Review Summary: Haunting and heartbreaking, Heaven Adores You is a compilation of Elliott's work like you've never heard before.
To encompass the entirety of Elliott Smith’s career into an album is a bold move. Here lies an artist beloved by many and recognized by few; an artist who possesses raw talent, unique music, and a connection with fans unlike anyone before, passed before his prime. Heaven Adores You
is more than a tribute—a celebration of the life of an artist who never saw the impact he made. The album is intended to be a journey through the era of Elliott Smith documenting his musical evolution until his untimely departure. Celebrating his career through music as well as film is a large project, and the album proves just that.
The album is meant just
for Elliott fans. Heaven Adores You
boasts a vast collection of tracks spanning across the entirety of his career. Numerous instrumentals display his signature finger-picking style as well as a few that play with electric guitars. The untitled instrumental tracks are little gems to say the least. They sound astonishing and fill the atmosphere with somber sounds only Elliott could orchestrate. The opening instrumental instantly places the image of Elliott sitting in a bar stool strumming his guitar into one’s mind, silently picking each note with conviction on a scale decorated with depression and mangled with misery.
‘Untitled Melancholy Song’ steps into a more modern format with a rhythm and lead section accompanied with overdriven guitars. The song has more of a bluesy vibe to it with bends and leads meshed into a grungy backdrop. The song is sure to please Elliott fans who long for a more modern style from Mister Misery. I also enjoy how the journey through Heaven Adores You
takes us to his Heatmiser days. ‘Christian Brothers’ is very refreshing to hear among the others. It’s mellow vibe and messy drop half-way through is exceptional to complement Elliott’s musical stages.
Early and live versions of notable tracks are equally as impressive. ‘The Last Hour’ is somber, delicate, and sure to appease any hardcore Elliott fan. ‘Waltz #1’ demo is sure to haunt any listener with its endless spiral. Just hearing the lyrics, “Every hour I used to cope to make the repetition stop; what was I supposed to say,” will remind listeners of their first experience with XO
. The acoustic version of ‘Son of Sam’ is sure to rival the original. Its deep chugging riff thumps through the ears as Elliott’s voice makes its grand entrance. The harmonica solo adds a whole new element to the song and serves as an intriguing listen for those who loved the original.
There’s something about ‘True Love’ that makes it my absolute favorite Elliott song. The opening riff is a slippery slope that sinks the listener into the most heartbreaking, soul-crushing, and sorrowful experience they will hear on this album. The song is agonizingly honest in a tale about drug addiction. “One day I got sick she played me a nasty old trick. Said, “I need cigarettes,” walked ‘round the block caught a cab,” is dauntingly captivating and is sung with such sentiment. The weeping guitar with a slight Spanish tone paints the canvas for this tale of woe in an atmosphere sure to make any Elliott fan breakdown.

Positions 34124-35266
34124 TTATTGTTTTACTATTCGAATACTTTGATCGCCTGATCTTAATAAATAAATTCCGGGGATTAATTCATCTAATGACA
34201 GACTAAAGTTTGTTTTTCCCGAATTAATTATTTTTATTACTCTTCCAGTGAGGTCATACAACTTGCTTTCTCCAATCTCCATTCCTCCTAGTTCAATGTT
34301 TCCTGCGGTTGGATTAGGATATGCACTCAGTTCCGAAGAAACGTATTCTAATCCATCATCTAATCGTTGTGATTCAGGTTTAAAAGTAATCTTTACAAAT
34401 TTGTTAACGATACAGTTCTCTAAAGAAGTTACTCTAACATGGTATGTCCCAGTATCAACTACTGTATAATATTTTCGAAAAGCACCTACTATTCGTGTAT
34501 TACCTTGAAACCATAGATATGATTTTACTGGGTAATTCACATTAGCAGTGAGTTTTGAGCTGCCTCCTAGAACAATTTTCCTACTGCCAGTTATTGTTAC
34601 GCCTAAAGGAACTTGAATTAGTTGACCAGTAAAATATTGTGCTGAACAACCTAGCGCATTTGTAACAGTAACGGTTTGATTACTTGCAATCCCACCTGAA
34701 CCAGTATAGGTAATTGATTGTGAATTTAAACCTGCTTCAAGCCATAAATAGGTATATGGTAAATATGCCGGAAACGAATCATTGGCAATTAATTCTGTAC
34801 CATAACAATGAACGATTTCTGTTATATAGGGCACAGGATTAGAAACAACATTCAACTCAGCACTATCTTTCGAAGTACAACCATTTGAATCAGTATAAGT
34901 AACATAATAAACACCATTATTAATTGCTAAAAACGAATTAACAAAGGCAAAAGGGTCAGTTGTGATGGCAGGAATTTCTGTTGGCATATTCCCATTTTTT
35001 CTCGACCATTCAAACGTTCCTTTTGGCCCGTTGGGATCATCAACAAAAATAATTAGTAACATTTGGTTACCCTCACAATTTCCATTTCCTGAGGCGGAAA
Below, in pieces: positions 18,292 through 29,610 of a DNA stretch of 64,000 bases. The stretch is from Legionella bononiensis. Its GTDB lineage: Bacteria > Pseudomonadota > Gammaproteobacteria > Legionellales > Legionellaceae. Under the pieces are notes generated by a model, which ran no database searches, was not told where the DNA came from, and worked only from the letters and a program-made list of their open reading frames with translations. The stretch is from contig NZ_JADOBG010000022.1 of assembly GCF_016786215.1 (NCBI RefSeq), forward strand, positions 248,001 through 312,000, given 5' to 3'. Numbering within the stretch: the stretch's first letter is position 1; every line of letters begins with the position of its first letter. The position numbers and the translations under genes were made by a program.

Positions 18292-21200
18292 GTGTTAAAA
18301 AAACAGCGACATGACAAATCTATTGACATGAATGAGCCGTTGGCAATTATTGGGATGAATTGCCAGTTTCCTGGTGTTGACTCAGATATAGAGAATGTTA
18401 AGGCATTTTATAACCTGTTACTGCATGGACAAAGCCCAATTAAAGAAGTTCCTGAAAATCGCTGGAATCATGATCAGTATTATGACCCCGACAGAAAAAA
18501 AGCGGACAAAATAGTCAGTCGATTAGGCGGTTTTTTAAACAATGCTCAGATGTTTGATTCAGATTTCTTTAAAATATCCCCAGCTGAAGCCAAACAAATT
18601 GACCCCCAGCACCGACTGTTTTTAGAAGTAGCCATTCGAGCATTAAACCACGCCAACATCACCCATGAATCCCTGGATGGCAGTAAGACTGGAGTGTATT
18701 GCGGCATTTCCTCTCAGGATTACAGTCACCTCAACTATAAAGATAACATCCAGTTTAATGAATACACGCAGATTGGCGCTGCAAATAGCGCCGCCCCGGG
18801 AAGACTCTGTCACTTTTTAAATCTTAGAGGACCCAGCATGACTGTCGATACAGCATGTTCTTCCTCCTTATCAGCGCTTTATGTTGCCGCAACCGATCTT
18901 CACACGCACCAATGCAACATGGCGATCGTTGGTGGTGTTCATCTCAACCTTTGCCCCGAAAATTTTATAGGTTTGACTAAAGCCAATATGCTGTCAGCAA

“Take me up my Lord, take me up today. Take me out of this place, take me up with you today,” wrenches and twists as the song ends. ‘True Love’ is a song someone can feel. The lyrics are spoken in a way that perfectly displays the story before the eyes. I can almost see the rehab facility, the cab scene, and the honeymoon like a movie. There is no joy in this tale, however, just a garden of anguish for its listener.
Heaven Adores You
is a breathtaking experience for Elliott fans to indulge. The decadent selection of tracks decorates facets of Elliott Smith throughout his short life. The instrumentals are a constant reminder of a voice we will never hear again. They’re like speech with no words as they paint the illusion of a silent reflection performing. The songs were selected with care and are a great celebration for Elliott fans to appreciate the life and career of a musician who was extraordinary. Elliott was just a man with his guitar who made a name for himself town by town, city by city, before defining one of the greatest films of a generation.
I wish other songs like “Taking a Fall,” “No Confidence Man,” or “Twilight” made the cut, but I’m more than happy with the songs we have. The ever present memory of an unsolved death haunts everyone who listens to this album. The closing lines, “see you underneath the willow tree,” are a kick to the gut. Elliott Smith wrote the book on misery—a twisted tale about a hero who saved the day but could not save himself.
Son of Sam (Acoustic)
The Last Hour [Early Version]
Everything Means Nothing to Me
Christian Brothers [Performed with Heatmiser]
Waltz #1 (Demo)